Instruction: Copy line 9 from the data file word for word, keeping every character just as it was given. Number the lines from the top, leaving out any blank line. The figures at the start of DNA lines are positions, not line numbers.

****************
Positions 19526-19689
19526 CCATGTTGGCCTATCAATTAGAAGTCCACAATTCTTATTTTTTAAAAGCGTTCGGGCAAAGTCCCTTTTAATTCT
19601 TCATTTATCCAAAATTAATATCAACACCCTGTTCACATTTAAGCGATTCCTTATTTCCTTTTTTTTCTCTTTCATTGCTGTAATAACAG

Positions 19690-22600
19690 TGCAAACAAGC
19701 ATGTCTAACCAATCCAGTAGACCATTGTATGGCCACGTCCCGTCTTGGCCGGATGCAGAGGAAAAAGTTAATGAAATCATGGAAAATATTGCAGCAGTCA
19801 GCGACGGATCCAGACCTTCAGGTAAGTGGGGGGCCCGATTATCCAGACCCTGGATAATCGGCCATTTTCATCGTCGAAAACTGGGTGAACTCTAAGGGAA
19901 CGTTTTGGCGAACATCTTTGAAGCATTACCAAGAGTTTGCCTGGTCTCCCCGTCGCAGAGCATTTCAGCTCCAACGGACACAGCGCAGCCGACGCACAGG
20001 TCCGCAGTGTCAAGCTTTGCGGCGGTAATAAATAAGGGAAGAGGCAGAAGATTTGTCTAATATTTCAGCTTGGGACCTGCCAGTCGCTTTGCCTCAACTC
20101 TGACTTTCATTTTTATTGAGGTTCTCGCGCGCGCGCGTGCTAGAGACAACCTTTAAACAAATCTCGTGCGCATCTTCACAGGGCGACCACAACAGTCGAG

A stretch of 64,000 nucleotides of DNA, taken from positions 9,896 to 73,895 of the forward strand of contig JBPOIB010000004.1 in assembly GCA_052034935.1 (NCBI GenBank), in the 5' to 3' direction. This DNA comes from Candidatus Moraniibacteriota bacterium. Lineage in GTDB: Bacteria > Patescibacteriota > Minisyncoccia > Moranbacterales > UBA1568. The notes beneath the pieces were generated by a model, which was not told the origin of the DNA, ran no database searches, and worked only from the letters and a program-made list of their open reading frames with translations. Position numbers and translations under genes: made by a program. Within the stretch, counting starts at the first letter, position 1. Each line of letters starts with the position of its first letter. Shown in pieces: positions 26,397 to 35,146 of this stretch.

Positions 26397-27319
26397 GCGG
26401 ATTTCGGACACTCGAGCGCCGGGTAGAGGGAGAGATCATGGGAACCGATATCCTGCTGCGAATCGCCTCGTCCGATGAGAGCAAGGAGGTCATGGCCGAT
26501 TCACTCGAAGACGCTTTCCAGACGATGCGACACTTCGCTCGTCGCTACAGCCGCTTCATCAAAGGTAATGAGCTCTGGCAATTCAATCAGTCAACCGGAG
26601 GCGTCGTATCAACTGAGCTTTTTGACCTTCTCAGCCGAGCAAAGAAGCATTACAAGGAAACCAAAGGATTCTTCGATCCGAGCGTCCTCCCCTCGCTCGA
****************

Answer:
20001 TCCGCAGTGTCAAGCTTTGCGGCGGTAATAAATAAGGGAAGAGGCAGAAGATTTGTCTAATATTTCAGCTTGGGACCTGCCAGTCGCTTTGCCTCAACTC